Tuesday, 27 August 2013

Help! Our baby's premature!

I am very fortunate: my babies were all born about their due date and normal, as were my grandchildren, but what would have happened had they been premature?

A premature baby, known as a premmie here in Australia, is by less than 37 weeks gestation, but with modern medicine and technology, many babies born much earlier than this survive and go on to live happy and productive lives.  They can spend many weeks in Neonatal Intensive Care Units (NICUs) and Special Care Nurseries (SCNs) on a rollercoaster ride of progress and crisis before being discharged to their parents' care.  Some, unfortunately, do not survive, but are remembered by their families for their struggle to live.

All this means that being the parent of a premature baby can be very stressful and a time of turbulent emotions, often a mix of:
  • relief that the baby was born alive;
  • fear for the baby's life and fear about lasting damage as a result of the prematurity;
  • guilt that something a parent had done might have brought on the prematurity;
  • anger and frustration that the pregnancy didn't last the whole 9 months and result in a normal delivery with a healthy baby;
  • feeling helpless inadequate as a parent surrounded by humidicribs, tubes, masks and people who seem to know a lot;
  • feeling disconnected from the tiny baby lying in a plastic box;
  • exhaustion and all the hormonal changes normally associated with giving birth.
Parents generally want to spend as much time as possible with the new baby, and this may be complicated by the need to care for older siblings, work responsibilities and the utter exhaustion that comes from spending long periods indoors in the NICU or SCN. 

Grandparents and friends can play an important part in helping with childcare and housekeeping tasks at home, caring for pets, preparing meals and offering time out for the parents by perhaps maintaining a hospital vigil while the parents can have a meal, go for a walk or do something escapist.

In hospitals with NICUs and SCNs, staff are generally used to working in these situations and are very aware of different responses parents have to the situation and are usually happy to give information and encouragement.  It is important that parents ask questions and talk about things they don't understand or that are worrying them.  And if necessary, to keep asking until they do understand.

Social workers, hospital chaplains and other professionals are also available to support parents during this difficult time, as are other parents going through the same process. There are also support groups, both online and in person to give information, support and empathy during this difficult period.  Life's Little Treasures Foundation has even developed apps to enable you to track your baby's progress and to understand the terms used in NICUs.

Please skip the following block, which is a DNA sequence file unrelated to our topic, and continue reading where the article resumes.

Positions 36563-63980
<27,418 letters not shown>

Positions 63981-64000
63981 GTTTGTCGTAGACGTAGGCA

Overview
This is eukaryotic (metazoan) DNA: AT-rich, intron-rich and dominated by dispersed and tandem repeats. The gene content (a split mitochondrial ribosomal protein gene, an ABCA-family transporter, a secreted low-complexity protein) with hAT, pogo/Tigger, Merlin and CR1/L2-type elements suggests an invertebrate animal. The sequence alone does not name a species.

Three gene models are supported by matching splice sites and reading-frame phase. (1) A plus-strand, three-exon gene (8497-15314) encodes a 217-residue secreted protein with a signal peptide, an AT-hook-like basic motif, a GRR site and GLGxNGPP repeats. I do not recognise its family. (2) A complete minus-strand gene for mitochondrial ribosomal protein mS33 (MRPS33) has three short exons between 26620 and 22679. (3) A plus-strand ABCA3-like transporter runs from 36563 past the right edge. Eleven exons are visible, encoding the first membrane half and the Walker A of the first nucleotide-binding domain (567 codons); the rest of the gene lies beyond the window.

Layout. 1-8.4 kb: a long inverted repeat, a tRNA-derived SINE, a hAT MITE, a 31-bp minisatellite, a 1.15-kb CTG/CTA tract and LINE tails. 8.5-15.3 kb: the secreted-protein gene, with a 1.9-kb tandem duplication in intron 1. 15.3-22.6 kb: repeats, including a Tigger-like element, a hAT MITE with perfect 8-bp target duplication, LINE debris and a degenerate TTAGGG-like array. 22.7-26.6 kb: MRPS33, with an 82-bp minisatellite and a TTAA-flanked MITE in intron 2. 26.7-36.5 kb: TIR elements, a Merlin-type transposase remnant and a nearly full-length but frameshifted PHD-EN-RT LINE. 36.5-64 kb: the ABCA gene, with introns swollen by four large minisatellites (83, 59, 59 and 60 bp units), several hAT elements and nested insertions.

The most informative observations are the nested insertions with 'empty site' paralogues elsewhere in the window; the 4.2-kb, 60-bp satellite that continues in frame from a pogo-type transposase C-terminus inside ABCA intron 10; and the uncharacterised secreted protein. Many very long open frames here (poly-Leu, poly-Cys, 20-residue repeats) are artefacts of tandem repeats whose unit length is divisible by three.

Life's Little Treasures
Rogan Family Care Agency services are available to help with child care needs for siblings of children in NICUs/SCNs and for on-going child care arrangements.

Tuesday, 20 August 2013

Protecting our children, Part 2: What you can do.

I wrote last week about child abuse, how to recognise it and what to do if you become aware of children that need help.  This week I want to look at ways you can help children to reduce their risk of abuse.  You may remember that the vast majority of abuse of children happens within the home despite the relentless media campaign about the predators 'out there'.   No one likes to think that their family is one where the mistreatment of children occurs, but while some forms of abuse, especially physical abuse, are more common in disadvantaged families, like other forms of family violence, child abuse occurs across all sectors of society.

So what can you do within your home to protect your children?
  • ensure that adults in the family have healthy ways of relieving stress: exercise, relaxation, hobbies, nurturing relationships rather than excess alcohol and watching violent and/or pornographic movies;
  • encourage children that there is nothing so bad that it can't be talked about, and the only secrets that need to be kept are fun ones(eg about birthday surprises), not those that worry children and parents need to keep lines of communication open;
  • teach children that their bodies are their own private space and that they should say 'NO, Don't do that!' if anyone touches them in a way that they don't like;
  • encourage children to be aware of their own network of adults they can trust to talk about things that are worrying them;